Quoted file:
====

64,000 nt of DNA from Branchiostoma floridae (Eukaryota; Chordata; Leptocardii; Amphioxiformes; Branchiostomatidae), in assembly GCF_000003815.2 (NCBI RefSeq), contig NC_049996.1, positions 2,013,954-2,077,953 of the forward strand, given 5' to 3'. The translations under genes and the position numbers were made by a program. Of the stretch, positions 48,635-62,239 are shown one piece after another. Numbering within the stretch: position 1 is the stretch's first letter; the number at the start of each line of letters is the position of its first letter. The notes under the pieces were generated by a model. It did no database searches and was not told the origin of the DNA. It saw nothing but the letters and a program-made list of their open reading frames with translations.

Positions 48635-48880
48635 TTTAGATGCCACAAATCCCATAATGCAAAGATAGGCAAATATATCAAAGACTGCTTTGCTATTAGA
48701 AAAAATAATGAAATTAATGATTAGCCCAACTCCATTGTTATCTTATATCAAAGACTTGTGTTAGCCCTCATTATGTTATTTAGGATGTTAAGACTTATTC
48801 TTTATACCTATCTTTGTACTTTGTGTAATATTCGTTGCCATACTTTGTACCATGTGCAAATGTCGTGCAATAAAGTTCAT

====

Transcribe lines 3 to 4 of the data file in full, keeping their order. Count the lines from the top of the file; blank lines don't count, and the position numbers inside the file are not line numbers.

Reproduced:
48635 TTTAGATGCCACAAATCCCATAATGCAAAGATAGGCAAATATATCAAAGACTGCTTTGCTATTAGA
48701 AAAAATAATGAAATTAATGATTAGCCCAACTCCATTGTTATCTTATATCAAAGACTTGTGTTAGCCCTCATTATGTTATTTAGGATGTTAAGACTTATTC